According to a study by The New York Times, many brightly colored fashion accessories that come into the US from overseas often contain lead-based paint and dyes. The exporting countries don’t have the same regulations as the United States, and their products could be making people sick. Colorful purses, wallets, hair accessories, and plastic jewelry could all possibly contain the toxic material. Touching the products and then touching food, scratching eyes, etc. could cause lead contamination in the body. Even if someone is exposed to trace amounts of lead, it can cause nerve damage and kidney failure.
In 2010, a lawsuit was filed against multiple stores where lead was discovered in their accessories. Some of the stores involved in this lawsuit included Target, JC Penny, Kohls, Victoria’s Secret, Macy’s, Sears, and Saks Fifth Avenue. All of those retailers had accessories that contained lead. As of 2013, these same stores had their products tested again. They had become more diligent with checking the toxicity of the products they sell, as nothing contained lead.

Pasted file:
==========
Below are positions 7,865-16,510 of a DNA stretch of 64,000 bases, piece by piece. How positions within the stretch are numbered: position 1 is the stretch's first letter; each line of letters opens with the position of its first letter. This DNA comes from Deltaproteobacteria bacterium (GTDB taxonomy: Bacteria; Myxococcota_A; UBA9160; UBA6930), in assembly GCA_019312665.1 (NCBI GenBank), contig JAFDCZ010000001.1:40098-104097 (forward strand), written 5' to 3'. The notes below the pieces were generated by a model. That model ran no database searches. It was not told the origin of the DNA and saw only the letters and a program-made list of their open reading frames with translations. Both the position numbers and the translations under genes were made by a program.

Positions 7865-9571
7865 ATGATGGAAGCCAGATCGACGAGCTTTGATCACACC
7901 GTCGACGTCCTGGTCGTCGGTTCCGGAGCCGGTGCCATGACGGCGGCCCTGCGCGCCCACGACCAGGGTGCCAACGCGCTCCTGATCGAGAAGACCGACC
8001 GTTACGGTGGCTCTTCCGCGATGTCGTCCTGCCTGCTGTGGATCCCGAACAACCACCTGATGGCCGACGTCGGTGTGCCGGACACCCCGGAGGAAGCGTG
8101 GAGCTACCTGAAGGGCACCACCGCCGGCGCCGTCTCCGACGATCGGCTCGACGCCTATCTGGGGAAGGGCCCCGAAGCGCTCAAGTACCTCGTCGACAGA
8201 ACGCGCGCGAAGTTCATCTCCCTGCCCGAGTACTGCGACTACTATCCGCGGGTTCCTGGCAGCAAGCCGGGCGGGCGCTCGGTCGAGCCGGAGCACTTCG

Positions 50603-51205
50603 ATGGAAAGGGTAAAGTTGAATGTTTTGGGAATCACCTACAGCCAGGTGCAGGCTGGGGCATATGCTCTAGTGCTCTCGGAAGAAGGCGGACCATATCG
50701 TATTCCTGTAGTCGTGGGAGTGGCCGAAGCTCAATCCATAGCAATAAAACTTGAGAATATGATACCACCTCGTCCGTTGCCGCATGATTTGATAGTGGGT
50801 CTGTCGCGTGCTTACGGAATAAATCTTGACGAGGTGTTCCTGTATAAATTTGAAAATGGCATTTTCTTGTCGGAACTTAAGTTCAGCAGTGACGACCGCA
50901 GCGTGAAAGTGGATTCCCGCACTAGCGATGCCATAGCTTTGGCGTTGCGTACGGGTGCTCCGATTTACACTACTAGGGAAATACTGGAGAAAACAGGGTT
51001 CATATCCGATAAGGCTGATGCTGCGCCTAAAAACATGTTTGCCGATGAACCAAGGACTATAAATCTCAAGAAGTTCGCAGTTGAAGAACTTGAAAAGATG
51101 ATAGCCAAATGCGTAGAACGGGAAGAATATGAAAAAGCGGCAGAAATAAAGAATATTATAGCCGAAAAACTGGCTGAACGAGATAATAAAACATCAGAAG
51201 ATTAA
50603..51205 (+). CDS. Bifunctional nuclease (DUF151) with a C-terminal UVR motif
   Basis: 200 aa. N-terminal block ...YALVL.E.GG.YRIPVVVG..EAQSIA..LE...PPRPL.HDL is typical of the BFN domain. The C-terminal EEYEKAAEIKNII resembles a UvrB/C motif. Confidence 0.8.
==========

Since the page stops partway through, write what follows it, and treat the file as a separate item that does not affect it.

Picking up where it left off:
However, many consumers may still have lead-containing products in their homes. Hundreds of other retailers that weren’t included in the lawsuit could still possibly be selling such products. For example, Forever 21 wasn’t included in the lawsuit, so they don’t check the lead content of their products ahead of time before they try to sell it. They have agreed to recall anything that is brought to their attention.
7. Dangerous Working Conditions
In 2012, a garment factory called Tazreen Fashion caught fire in Bangladesh. Without the existence of fire safety laws, the company wasn’t required to provide smoke alarms or fire exits or have its employees perform fire drills. When the factory caught fire, the 11 members of the management were able to escape, while 112 women employed as seamstresses were engulfed in flames. Shortly after that, over 1,100 workers died in the Rana Plaza garment factory when the building collapsed. Again, there were no standards of what condition a building must be in to be considered safe for employees.
It took all of these people dying before Bangladesh began creating standards for fire safety. Worker’s unions are illegal there, and the people running the factories were never held accountable for how they treated their employees. Despite the recent attention that has been given to the issues, there still remain multiple companies who continue to place their workers in awful conditions, simply because they haven’t been caught yet.
Walmart and The Gap, two companies known for their cheap clothing prices, manufacture their clothing in Bangladesh. Rather than taking any responsibility for demanding mass amounts of clothing from the Tazreen Fashion factory, Walmart issued a statement to The New York Times that their own US-run stores take fire safety very seriously and that they will attempt to give education to their factories in Bangladesh.